Who else is somewhere on this 1990s mountain?

There were other ’90s brewers who could push the envelope, and we’ve provided a starter list in our current magazine. Some may not have had the opportunity to be as widely celebrated as the folks above. Accept the disclaimer that our mountain quartet is limited to a very specific moment in BC beer history, and let’s hear what these brewers can tell us about working in the 1990s.

James Walton: The Early Days of Storm Brewing

When Dan’s Homebrew Supplies was attached to Storm Brewing, 2000-01

Storm Brewing Opening Day party, 1994

When Storm Brewing opened in 1994, craft beer was a largely unknown commodity in the restaurant and bar scene across Vancouver.  James Walton—owner, brewer, and character—always had to explain that his beer was unfiltered so it would not be 100% clear.  After a year of taking the product, one of his customers called up and said “We must have given you $10,000 worth of business. You should be able to buy a filter by now.”

Unfortunately, James loved brewing but hated sales and marketing. Fortunately, as he tells us, a friend stepped in to help. This guy was a high-pressure salesman extraordinaire.  He would call and call a prospect until they agreed to meet.  His trick was to pour two beers in front of himself then talk and talk and talk about the beer without giving one to the poor victim.   The prospective customer was too polite to reach across for it. “By the time it was offered, he or she was really dying for that beer so it tasted amazingly good.  Sale closed”, Walton shares.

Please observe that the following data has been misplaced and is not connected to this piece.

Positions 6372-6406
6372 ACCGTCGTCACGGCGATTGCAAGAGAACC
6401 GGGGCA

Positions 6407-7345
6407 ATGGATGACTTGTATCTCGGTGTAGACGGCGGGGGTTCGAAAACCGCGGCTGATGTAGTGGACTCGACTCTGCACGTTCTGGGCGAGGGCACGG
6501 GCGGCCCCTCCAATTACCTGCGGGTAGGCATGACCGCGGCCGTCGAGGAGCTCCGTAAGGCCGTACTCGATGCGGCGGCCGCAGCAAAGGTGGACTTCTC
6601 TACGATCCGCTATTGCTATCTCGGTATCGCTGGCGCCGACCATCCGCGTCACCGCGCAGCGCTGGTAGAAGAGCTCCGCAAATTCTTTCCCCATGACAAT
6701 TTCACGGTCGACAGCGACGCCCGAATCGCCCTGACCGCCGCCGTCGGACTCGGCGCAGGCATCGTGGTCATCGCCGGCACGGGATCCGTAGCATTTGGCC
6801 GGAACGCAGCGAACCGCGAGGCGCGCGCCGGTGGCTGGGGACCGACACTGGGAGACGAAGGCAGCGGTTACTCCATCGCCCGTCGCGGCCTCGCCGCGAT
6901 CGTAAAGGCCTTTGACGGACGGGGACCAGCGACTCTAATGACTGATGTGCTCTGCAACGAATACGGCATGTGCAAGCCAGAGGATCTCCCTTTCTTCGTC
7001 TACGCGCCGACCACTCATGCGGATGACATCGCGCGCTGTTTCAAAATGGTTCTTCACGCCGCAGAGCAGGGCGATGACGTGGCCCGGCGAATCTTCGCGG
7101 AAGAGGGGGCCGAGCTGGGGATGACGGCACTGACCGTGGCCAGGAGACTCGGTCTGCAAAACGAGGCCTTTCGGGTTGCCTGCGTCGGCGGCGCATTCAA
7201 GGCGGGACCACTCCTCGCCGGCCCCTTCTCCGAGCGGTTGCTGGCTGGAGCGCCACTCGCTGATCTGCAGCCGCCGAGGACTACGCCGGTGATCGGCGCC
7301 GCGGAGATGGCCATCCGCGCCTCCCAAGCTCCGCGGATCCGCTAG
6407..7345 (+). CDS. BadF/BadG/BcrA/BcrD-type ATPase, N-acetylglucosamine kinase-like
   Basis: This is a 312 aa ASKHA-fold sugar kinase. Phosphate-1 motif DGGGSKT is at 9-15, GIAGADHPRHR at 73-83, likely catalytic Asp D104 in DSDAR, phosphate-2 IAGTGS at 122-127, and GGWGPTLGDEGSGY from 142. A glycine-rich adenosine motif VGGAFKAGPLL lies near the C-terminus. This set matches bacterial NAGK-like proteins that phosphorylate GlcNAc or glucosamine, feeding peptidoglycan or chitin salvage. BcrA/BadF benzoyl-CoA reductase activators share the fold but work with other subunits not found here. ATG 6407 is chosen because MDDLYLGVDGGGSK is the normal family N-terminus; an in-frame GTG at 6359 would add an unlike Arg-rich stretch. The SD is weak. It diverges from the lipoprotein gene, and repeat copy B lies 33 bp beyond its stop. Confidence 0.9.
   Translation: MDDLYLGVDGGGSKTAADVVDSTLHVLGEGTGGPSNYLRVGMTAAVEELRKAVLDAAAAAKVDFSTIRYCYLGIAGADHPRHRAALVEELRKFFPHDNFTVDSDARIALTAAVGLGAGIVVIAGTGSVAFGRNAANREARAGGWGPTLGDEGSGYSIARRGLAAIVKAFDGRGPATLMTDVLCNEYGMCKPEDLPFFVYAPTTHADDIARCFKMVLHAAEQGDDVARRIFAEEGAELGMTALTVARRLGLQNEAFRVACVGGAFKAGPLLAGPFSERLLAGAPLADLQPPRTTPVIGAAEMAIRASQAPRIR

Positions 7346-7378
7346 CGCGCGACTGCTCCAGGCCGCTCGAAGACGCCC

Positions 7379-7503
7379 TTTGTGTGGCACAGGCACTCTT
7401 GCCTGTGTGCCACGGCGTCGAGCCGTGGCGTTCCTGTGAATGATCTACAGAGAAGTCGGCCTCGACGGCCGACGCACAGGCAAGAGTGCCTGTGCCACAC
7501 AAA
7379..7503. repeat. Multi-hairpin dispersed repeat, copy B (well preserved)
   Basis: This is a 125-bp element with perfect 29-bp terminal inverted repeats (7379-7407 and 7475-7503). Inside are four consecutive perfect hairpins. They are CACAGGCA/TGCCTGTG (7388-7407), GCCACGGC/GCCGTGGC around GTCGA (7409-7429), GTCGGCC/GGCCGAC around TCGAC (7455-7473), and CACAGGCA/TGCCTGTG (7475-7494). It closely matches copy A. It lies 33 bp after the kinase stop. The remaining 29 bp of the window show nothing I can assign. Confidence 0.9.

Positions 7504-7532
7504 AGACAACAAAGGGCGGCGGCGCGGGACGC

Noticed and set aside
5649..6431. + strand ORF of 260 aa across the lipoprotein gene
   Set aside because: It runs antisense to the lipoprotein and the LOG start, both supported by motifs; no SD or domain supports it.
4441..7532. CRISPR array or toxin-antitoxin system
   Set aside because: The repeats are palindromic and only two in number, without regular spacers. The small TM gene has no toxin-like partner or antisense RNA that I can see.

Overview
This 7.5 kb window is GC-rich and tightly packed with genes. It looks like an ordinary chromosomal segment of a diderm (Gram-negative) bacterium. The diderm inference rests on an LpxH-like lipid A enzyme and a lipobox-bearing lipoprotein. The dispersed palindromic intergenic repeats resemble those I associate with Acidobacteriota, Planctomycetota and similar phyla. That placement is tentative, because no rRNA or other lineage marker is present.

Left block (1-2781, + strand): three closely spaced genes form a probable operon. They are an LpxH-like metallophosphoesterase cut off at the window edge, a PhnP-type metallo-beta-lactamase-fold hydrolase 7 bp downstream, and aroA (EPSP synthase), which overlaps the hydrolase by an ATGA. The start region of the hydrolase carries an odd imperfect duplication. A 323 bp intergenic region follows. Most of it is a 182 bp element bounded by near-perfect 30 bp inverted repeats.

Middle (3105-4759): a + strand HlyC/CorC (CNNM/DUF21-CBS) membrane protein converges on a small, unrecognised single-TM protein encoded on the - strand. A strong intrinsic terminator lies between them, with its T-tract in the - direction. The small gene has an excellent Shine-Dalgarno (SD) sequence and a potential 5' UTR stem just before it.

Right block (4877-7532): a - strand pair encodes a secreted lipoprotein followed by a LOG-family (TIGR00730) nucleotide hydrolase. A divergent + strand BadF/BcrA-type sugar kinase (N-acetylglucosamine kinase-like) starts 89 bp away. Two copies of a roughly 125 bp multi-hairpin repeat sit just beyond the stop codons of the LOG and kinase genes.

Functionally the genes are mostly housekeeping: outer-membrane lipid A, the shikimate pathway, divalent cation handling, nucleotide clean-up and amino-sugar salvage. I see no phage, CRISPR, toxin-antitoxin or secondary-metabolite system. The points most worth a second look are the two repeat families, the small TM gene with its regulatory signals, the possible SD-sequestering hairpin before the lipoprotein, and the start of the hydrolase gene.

'Wild' Bill Herdman opens Tall Ship Ales

In the Tall Ship front room, Squamish BC, 1990s. Pictured right: Bill Herdman’s wife-to-be, Shannon.

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Bill Herdman in 2015. Photo: Brian K. Smith

The story of Bill Herdman, idiosyncratic BC brewer dates back to 1979 in North Vancouver. At that time, 17-year-old Bill had a friend whose father, a banker by day, had a homebrewing hobby by after hours. Bill got his first exposure to the idea of do-it-yourself beer creation when he helped with the bottling. It was just a taste of things to come.